A proposed state law would require app store operators such as Apple and Google to allow app developers to use their own payment processing systems, thus avoiding fees for the use of systems provided by app stores.
Companies with $100 million or more in global annual gross revenue would need to pay a percentage of the revenue received from digital advertisements shown in Maryland.
A federal judge found that the social network had not provided adequate evidence to support its complaint of antitrust and other business violations by hosting provider Amazon Web Services.
On Monday, December 21, 2020, Google, Microsoft, Cisco, Github, LinkedIn, VMWare, and Internet Association filed a joint amici curiae brief in support of Facebook in NSO Group Technologies Limited, et al v. WhatsApp Inc., et al. The case is on appeal from the U.S. District Court, Northern District of California, concerning a lawsuit filed by WhatsApp, owned by Facebook, alleging that NSO Group's spyware was used to hack multiple devices through a vulnerability in WhatsApp's messaging service. NSO Group previously argued that it should enjoy sovereign immunity since its tools are sold to foreign governments.
On Friday, December 11, 2020, the State of California filed a motion for joinder in United States of America et al v. Google, LLC, the antitrust lawsuit filed by the United States Department of Justice in October against Google. Eleven states are already named parties in the complaint; California is the first Democratic state to join the lawsuit.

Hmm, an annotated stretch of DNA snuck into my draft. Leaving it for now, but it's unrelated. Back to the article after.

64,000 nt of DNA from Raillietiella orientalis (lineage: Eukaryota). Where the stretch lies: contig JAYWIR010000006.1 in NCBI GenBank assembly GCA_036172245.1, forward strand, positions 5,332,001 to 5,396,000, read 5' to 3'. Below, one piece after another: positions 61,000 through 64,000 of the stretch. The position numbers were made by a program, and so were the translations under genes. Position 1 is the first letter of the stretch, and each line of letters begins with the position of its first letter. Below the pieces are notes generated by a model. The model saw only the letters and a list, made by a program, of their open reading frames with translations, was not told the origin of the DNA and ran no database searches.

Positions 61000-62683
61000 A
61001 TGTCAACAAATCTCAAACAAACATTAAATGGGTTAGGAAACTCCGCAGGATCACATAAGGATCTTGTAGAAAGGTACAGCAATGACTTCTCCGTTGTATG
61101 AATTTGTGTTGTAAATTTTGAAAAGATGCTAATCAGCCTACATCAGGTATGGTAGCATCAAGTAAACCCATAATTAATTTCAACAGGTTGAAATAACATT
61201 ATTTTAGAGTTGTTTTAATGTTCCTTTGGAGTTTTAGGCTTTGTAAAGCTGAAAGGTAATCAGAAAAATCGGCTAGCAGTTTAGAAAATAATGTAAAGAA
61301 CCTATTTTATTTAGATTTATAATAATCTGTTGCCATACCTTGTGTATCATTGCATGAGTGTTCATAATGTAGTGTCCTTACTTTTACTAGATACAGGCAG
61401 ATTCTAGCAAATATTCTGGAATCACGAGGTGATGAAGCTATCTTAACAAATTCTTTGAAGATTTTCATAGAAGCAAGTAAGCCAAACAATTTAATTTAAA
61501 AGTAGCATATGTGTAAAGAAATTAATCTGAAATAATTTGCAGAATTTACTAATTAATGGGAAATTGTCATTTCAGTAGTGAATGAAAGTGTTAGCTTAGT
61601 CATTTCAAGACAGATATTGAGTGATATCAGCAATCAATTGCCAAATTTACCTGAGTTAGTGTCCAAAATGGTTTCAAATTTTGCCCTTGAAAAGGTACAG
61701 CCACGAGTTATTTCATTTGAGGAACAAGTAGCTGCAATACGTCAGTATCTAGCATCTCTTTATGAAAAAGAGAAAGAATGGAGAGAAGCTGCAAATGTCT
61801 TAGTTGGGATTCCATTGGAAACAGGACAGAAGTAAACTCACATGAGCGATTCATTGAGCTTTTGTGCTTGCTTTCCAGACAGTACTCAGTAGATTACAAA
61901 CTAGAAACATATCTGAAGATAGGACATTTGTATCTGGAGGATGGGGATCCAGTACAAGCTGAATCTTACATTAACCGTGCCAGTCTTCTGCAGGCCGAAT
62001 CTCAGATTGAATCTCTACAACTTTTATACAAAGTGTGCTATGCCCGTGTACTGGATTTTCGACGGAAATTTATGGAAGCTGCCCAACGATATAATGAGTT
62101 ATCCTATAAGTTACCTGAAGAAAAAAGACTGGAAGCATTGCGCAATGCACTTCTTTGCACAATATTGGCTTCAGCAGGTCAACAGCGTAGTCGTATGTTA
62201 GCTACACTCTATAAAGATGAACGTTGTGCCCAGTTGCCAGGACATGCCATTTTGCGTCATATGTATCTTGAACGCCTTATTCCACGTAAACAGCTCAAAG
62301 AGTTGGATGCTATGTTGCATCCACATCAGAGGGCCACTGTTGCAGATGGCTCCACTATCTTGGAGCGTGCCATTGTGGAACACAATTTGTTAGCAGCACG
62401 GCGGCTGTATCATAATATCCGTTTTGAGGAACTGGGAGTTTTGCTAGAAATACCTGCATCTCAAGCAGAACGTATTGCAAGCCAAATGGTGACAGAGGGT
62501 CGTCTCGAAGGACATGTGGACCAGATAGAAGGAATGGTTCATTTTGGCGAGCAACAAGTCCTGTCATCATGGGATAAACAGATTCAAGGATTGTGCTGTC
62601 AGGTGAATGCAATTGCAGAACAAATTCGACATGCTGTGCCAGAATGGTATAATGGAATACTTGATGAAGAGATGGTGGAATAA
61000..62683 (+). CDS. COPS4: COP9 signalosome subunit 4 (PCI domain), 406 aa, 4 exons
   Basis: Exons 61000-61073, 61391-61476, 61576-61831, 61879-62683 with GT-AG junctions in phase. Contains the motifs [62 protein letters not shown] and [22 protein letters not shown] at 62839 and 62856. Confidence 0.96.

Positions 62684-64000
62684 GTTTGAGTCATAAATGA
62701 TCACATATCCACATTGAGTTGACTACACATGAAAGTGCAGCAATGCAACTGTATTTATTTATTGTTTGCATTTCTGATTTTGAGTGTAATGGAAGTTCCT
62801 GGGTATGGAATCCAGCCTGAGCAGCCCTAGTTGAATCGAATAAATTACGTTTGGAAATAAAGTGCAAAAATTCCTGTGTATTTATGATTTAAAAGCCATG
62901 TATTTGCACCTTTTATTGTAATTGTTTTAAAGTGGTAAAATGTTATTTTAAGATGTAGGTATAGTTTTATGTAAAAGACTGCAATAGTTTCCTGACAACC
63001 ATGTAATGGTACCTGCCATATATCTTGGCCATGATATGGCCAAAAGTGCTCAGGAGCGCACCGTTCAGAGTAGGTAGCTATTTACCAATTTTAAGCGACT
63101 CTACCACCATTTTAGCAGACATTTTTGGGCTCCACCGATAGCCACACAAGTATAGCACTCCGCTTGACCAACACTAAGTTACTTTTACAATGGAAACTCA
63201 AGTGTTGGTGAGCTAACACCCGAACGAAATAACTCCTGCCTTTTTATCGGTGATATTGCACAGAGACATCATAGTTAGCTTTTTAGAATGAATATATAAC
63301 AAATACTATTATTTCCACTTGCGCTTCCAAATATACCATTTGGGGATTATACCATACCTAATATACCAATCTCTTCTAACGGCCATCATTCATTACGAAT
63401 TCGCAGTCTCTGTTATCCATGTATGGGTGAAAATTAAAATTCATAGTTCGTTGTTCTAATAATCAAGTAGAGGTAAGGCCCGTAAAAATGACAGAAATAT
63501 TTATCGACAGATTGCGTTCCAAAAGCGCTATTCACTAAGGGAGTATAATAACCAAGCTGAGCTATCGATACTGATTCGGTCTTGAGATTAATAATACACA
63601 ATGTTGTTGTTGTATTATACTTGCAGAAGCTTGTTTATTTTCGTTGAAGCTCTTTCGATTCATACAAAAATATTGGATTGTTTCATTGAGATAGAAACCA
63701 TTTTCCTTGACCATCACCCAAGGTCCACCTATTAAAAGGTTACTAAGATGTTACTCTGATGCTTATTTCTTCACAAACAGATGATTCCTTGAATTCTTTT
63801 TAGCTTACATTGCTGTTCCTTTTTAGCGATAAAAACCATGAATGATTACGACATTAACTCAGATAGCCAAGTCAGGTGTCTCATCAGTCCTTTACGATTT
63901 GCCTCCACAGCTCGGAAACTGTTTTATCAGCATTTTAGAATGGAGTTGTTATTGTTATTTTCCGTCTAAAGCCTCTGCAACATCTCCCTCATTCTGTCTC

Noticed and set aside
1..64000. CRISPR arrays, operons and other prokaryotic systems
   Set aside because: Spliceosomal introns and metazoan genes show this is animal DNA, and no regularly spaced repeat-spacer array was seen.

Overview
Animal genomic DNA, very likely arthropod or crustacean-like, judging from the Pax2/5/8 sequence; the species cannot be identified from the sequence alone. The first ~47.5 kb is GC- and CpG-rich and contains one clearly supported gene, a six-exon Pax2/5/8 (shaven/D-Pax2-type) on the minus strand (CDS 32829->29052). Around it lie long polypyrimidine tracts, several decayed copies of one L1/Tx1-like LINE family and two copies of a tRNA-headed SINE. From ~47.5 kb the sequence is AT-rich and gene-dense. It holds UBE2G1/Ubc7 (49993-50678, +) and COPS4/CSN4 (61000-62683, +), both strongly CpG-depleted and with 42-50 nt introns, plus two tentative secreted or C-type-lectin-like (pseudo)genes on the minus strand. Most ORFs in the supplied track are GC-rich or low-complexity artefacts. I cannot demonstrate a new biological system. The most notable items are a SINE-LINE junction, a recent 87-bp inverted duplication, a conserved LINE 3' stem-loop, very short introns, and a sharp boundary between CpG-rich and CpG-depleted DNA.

On Friday, September 25, 2020, U.S. District Court Judge Nancy D. Freudenthal granted Google's motion to dismiss in a privacy lawsuit concerning Google's G Suite for Education. The court dismissed state law claims on the basis of declining to exercise jurisdiction, but granted Google's motion to dismiss as to the Children's Online Privacy Protection Act claim brought by the State of New Mexico.
On Thursday, July 2, 2020, Grammy award-winning composer and musician Maria Schneider filed a class action lawsuit in the U.S. District Court, Northern District of California, against YouTube, LLC, Google, LLC, and Alphabet, Inc. The lawsuit concerns copyright piracy on YouTube and alleges that YouTube's copyright management tool, Content ID, "actually insulates the vast majority of known and repeated copyright infringers from YouTube's repeat infringer policy" and leaves plaintiffs in the class with "no meaningful ability to police the extensive infringement of their copyrighted work." The complaint requests, among other things, equitable relief in the form of providing Content ID to all copyright owners and monetary relief in the form of defendants' profits derived from copyright infringement on YouTube.